Charging Up Tumbledown

The Falklands War saw one of the few bayonet charges of the Post-War period. (Image source: WikiCommons)

British troops pulled off a number of bayonet charges in the brief campaign to boot Argentine forces from the Falkland Islands in 1982. Grunts from the Scots Guards and the Gurkhas chased 500 enemy troops off the summit of Mount Tumbledown in the pre-dawn darkness of June 14. The British suffered 63 casualties in the battle; 160 Argentine soldiers were either killed, wounded or captured. Two weeks earlier a 2 Para private by the name of Graham Carter led his comrades in a bayonet charge against a force of enemy troops across Goose Green.

Lance Corporal Sean Jones charged nearly 250 feet across an open field armed with a rifle and bayonet.

Lance Corporal Sean Jones charged nearly 250 feet across an open field armed with a rifle and bayonet.

21st Century Bayonet Charges

In the last ten years, British troops have resorted to the bayonet to break impasses in combat both in Iraq and Afghanistan. In May, 2004, a detachment from the Argyll and Sutherland Highlanders surprised a force of 100 insurgents near Al Amara, Iraq with a bayonet charge. British casualties were light, but nearly 28 guerrillas were killed. And as recently as October of 2011, a British Army lance corporal named Sean Jones led a squad of soldiers from the Prince of Wales Royal Regiment in a bayonet charge against Taliban fighters in Helmand Province, Afghanistan. After being ambushed and pinned down by militants, the 25-year-old ordered his squad to advance into a hail of machine gun fire. “We had to react quickly,” Jones remarked. “I shouted ‘follow me’ and we went for it.” He was awarded the Military Cross for his actions. Even in an age of GPS-guided bombs, unmanned drones and network-centric warfare, 300-year-old technology — like the simple bayonet — can still carry the day.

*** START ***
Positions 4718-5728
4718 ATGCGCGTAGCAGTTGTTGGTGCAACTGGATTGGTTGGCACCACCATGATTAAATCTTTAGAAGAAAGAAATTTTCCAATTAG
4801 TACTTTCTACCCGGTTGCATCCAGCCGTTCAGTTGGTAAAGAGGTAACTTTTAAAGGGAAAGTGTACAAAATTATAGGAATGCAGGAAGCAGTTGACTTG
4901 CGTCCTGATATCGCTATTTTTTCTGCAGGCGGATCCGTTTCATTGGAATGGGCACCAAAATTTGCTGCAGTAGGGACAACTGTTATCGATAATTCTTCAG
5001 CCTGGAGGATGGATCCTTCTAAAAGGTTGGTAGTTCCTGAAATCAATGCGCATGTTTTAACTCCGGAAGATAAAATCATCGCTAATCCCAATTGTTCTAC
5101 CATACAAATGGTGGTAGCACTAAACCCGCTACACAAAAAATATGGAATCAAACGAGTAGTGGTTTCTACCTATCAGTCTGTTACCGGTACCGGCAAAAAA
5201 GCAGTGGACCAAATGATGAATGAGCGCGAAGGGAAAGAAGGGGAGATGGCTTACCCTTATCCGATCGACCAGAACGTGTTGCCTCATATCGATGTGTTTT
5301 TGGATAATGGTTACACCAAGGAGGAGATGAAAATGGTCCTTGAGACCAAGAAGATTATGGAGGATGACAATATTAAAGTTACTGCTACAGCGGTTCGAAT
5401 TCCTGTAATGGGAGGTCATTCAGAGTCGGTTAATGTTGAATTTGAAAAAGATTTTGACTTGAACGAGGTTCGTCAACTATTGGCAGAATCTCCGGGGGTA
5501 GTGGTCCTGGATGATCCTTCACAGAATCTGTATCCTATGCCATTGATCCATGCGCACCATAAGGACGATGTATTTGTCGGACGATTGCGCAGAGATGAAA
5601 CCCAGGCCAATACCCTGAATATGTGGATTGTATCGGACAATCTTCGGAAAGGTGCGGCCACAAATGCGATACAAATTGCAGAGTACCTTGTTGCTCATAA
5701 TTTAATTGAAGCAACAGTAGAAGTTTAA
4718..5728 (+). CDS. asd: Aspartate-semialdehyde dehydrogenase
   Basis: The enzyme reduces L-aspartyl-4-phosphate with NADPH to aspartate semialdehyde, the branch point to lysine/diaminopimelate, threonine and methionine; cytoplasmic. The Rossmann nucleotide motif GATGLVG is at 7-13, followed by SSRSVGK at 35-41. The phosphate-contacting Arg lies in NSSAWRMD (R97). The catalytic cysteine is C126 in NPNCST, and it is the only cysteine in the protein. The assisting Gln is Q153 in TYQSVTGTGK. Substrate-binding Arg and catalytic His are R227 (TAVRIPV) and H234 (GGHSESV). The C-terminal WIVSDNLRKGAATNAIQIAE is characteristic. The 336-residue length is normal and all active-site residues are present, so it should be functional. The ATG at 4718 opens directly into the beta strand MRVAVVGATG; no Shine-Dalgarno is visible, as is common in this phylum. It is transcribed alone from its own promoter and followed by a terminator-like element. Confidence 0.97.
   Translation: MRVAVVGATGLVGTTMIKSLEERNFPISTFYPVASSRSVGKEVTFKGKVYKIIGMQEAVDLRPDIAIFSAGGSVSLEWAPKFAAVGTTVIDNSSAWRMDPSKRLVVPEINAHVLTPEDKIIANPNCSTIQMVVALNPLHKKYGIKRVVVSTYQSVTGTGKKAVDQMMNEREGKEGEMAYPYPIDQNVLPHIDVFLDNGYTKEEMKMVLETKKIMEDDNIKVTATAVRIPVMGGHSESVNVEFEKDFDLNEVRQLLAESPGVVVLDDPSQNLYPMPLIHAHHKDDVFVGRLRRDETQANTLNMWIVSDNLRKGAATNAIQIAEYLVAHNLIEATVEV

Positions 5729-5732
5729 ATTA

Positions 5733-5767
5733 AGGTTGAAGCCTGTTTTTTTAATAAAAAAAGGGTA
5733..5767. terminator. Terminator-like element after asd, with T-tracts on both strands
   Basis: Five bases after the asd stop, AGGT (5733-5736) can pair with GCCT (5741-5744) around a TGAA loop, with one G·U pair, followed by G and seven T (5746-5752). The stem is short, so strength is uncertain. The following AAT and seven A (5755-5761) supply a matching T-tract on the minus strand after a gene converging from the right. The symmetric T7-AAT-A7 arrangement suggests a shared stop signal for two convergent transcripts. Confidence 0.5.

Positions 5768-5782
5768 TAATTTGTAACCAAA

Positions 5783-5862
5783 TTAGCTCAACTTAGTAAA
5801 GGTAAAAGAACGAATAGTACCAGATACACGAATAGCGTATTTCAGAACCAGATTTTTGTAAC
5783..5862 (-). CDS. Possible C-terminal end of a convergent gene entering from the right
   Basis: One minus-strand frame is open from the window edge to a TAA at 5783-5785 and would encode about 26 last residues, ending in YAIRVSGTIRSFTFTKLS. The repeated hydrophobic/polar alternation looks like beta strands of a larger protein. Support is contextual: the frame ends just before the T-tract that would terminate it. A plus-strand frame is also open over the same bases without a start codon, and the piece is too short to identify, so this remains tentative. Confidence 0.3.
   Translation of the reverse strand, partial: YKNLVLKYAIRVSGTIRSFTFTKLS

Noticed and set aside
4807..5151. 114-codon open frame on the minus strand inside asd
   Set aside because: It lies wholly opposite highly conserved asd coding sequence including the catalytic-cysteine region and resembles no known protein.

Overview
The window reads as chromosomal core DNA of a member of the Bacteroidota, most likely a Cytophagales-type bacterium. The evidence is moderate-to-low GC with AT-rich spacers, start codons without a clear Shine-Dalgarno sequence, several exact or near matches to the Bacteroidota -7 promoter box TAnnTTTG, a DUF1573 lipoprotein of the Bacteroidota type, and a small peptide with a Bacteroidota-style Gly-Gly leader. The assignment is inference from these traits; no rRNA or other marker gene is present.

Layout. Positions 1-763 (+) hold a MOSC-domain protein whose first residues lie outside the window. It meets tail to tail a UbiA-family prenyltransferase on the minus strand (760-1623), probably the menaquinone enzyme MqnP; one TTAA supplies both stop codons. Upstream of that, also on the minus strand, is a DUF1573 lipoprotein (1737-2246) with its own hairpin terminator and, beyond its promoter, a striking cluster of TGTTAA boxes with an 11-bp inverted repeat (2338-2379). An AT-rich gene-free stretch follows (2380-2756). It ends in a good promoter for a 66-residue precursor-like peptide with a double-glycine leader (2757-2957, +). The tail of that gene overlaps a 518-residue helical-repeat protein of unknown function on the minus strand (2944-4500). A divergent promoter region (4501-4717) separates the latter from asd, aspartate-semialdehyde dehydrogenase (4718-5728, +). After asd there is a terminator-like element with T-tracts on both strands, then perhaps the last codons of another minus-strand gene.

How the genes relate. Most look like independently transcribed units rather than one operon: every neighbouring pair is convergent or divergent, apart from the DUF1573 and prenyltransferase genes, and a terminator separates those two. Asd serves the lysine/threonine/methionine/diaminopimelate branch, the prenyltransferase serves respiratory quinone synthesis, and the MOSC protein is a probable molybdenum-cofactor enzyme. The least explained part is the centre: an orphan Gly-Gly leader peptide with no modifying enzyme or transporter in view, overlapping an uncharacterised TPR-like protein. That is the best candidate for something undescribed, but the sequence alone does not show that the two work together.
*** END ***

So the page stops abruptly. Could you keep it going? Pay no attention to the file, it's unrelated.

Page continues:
6 comments for “Stickin’ It To ‘Em – The Last of the Great Bayonet Charges

  1. David Jones
    20 May, 2015 at 2:07 pm

    I think you could count the bayonet charge mounted by members of four battalions of New Zealand and Austrailian ANZACs on “42nd Street” on the outskirts of Chania, Crete, in May 1940. All four battalions, including the NZ Army 28th Maori Battalion who charged while performing a Haka, made the attacking elite German Mountain Troops drop their kit and run. This was done during the withdrawal of Allied troops while fighting a rear guard action for 7 days. The Kiwis and Aussies had had a “gutsfull” of being dive bombed and believed that their only relief would be to get in close and personal with the Germans thereby effectively neutralising the Stukas as they would not bomb fearing hitting their own men.
    This course of action actually facilitated the successful rescue of 20,000 allied soldiers from Crete as the Germans decided not to get that close again. The Germans list 200 or so elite troops in this action.
    I believe this action deserves to be a part, if not at the top, of your WW2 bayonet charge list.
    I would be interested in your thoughts on this.

  2. 1 May, 2016 at 6:22 pm

    The bayonet charge at 42nd Street was not only the most effective counter-attack undertaken by Allied Forces on Crete, it was undertaken by soldiers at the limit of their physical and mental endurance. Since the German airborne invasion of Crete on Tuesday 20 May 1941, the Anzac units had fought a series of rearguard actions for 7 days but by Tuesday 27 May were in full retreat. Any hope of victory had vanished. The immediate prospect was death, injury or a POW camp. The Anzacs were exhausted. Few had slept over the previous 48 hours. They were desperately hungry and dehydrated, their feet were blistered and sore and their boots were falling apart. However, with great fortitude the Anzac units prepared to defend 42nd Street.

    At 42nd Street an elite battalion of German Mountain Troops were totally surprised to be attacked by some 300 yelling, bayonet-wielding Anzacs from a retreating Allied Force that the Germans considered to be demoralised rabble. The attack was swift and brutal and concluded with the death of an estimated 200+ Germans* and some 40 Anzacs. After this encounter the Germans were wary of making contact with the Anzac rearguard of the retreating Allied Force. This delay in the German offensive brought sufficient time for most of the Allied Force to be evacuated from the southern coast of Crete.

  3. Andrew
    29 July, 2016 at 8:52 pm

    the new zealand division breakout at minqar qaim should be on here as well as it involved a bayonet charge by a brigade

  4. phil
    11 March, 2017 at 8:01 pm

    Beersheba mate yes wwi but what a charge